The three, I think, important new things in this area are the multilateral alliance against drugs being launched; second, the rapporteur on freedom of the press; and third, the judicial center, which will be established I think in terms of concrete results. There is a plethora of other things in your fact sheets that I'm sure you will read religiously.

Q Sandy, yesterday, Congressman Gilman and Pastor put out a statement criticizing the administration on its drug policy certification process and calling the other member nations the "blame America crowd" and stuff like that. Is the administration -- do you view the OAS thing as a supplemental to certification process or are you still committed to the certification process?

MR. BERGER: I think the alliance is a supplement to the certification process. Let us see how it evolves. I think it can be -- the objective of both is to increase and intensify cooperation within the hemisphere, among the countries of the hemisphere, in the fight against drugs. And I think this will be another instrument at our disposal.

Now, we would have to obviously have a long discussion with Congress before there were any changes in U.S. law. I think that's not contemplated at this point. I think it is not -- as to the specifics you referenced from that press release, one of the other things that is very striking about this meeting is that -- I don't know exactly who the press release described as the "blame America crowd," I guess the other countries -- but there is none of that.

This is 32, 33, whatever actually came, leaders around a table. There is no sense of an America trying to dominate their countries. Think of the history of the hemisphere. Think of where we were 20 years ago or 10 years ago or even in Miami. There is a genuine spirit of partnership in this meeting that that press release does not capture.

Q To follow up, you're saying you need to supplement the certification process. Does that mean it's not working well?

MR. BERGER: I think whatever we can do to get the countries in the hemisphere to work together on the fight against drugs is good, and I think that many countries -- we have bilateral drug cooperation with most of these countries, and with most of these countries are bilateral cooperation is very good. I think that if we can also do things multilaterally, which is not just in the U.S.-country X capacity, but is in a hemispheric context, I think there are things that they may be able to do in a hemispheric context that they have a harder time doing in a bilateral context. So it's not an either-or proposition now.

Q Did President Zedillo refer to certification during his speech? And did the issue of certification come up in the meeting that Clinton and Zedillo had today?

MR. BERGER: It did not come up. I was not in the first session -- you'd have to ask the people who are no longer here; I would not imagine it came up in the education session. It did not come up in the session dealing with drugs, and President Zedillo and President Clinton I think are sitting next to each other at lunch, so there is no -- they're talking as we're talking.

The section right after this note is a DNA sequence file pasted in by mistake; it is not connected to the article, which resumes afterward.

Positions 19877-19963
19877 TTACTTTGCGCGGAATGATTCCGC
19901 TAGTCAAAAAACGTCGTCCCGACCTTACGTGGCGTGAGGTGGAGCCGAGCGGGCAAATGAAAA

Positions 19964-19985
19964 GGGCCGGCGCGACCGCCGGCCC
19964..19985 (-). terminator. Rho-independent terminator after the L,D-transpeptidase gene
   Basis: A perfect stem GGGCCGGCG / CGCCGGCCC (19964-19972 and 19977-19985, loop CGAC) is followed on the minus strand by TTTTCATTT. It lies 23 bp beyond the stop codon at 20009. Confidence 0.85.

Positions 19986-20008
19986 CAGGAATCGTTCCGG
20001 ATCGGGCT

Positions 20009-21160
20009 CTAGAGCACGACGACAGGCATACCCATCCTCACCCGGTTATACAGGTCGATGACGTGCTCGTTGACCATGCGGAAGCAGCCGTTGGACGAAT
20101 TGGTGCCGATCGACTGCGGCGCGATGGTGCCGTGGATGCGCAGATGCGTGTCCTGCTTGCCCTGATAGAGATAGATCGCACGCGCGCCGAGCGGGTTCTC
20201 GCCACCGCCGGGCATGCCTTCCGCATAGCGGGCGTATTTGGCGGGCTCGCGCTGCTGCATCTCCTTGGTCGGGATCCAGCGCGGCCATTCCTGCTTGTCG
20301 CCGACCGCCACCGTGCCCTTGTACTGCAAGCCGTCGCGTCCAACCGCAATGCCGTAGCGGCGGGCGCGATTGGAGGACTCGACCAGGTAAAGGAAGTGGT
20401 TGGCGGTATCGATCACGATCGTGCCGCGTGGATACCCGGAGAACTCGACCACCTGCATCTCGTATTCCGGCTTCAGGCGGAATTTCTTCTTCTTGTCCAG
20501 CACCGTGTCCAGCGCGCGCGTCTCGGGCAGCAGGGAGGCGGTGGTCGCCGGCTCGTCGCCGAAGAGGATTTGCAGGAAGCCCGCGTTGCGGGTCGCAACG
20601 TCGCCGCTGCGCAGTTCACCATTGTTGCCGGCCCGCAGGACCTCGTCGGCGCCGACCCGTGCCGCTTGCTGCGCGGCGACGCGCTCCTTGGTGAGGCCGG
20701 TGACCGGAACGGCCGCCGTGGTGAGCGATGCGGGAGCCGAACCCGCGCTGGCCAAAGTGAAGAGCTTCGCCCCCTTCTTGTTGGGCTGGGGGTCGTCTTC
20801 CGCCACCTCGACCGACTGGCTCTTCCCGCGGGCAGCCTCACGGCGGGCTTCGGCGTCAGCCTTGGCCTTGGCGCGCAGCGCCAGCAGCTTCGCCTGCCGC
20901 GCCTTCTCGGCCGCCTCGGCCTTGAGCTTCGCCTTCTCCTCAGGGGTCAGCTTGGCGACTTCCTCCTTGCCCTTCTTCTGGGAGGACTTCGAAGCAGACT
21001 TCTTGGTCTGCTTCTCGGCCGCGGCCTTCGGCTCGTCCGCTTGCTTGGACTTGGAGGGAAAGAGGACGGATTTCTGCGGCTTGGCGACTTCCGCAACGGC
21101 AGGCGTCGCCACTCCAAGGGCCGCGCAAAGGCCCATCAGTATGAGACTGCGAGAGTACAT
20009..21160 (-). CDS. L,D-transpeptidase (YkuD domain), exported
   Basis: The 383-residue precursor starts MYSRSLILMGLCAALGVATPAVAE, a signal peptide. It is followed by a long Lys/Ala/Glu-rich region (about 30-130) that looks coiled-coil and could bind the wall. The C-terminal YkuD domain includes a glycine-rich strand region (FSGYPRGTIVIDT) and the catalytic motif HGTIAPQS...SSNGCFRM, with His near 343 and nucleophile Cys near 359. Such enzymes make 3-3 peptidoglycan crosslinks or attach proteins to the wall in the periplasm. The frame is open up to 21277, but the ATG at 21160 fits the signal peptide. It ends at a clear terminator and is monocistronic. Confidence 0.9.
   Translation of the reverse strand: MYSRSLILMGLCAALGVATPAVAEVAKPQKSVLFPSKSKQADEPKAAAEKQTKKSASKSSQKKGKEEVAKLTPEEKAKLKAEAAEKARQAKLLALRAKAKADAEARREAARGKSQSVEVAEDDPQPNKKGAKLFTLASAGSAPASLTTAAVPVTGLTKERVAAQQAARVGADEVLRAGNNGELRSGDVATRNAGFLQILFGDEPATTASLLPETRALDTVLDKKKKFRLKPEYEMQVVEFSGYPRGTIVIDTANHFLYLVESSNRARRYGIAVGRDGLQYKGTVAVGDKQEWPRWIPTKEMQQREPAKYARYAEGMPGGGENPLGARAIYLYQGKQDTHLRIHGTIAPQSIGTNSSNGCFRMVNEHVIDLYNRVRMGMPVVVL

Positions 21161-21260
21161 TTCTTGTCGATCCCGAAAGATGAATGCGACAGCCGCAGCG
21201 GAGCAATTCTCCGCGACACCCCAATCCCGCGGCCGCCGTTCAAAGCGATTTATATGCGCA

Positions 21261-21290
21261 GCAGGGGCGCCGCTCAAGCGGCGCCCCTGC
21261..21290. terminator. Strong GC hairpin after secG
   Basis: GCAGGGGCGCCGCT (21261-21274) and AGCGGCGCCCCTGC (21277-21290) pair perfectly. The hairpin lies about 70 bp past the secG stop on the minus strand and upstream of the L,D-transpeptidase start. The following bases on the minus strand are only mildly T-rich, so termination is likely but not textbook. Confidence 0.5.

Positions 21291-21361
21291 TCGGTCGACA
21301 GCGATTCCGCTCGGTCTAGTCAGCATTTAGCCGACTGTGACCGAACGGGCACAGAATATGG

Q Sandy, when the President meets with Chretien this afternoon, do you expect him to warn him against giving Castro any mixed messages about what his visit to Cuba means, particularly since the concentration here is on democracy? Does that undermine the collective --

MR. BERGER: I am sure that the President will say what he said to the Prime Minister in the past about this, and that is that we need to keep our eye on the goal here that I think we share. The goal that we share is promoting democracy in Cuba, and doing things that will advance that objective.

Now, we would certainly expect that when Prime Minister Chretien goes to Cuba, if that is ultimately his plan, that this would be a centerpiece of his trip.

Q How were you informed that he was going? How did you learn that he was going?

MR. BERGER: He spoke to the President a few days ago.

Q Is it the administration's feeling that Prime Minister Chretien's visit to Cuba will advance democracy in Cuba? And just generally, what has been the reaction of the administration to this news?

MR. BERGER: We have not seen much evidence that constructive engagement with Cuba has produced any material results with respect to human rights or democracy, but I would hope that Prime Minister Chretien would pursue that agenda.

Q But you said that the Pope's visit was an improvement.

MR. BERGER: The Pope's visit, I think, was important because it gave energy and vitality and legitimacy and some space to the Catholic Church in Cuba, not because the government of Cuba in any kind of sustained way has done much as a result of it, except release some few prisoners. So I think the Pope's visit was useful in strengthening what might be called civil society -- I'm not sure whether you call the church part of civil society, civil and religious society -- and in the steps that the President took a few weeks ago in making it easier for food and medicine to be sent to the Cuban people and allowing Cuban families to send remittances back to their families in Cuba. Both of those are directed towards strengthening civil society in Cuba, strengthening people-to-people relationships -- because we, unfortunately, have not seen much from the government.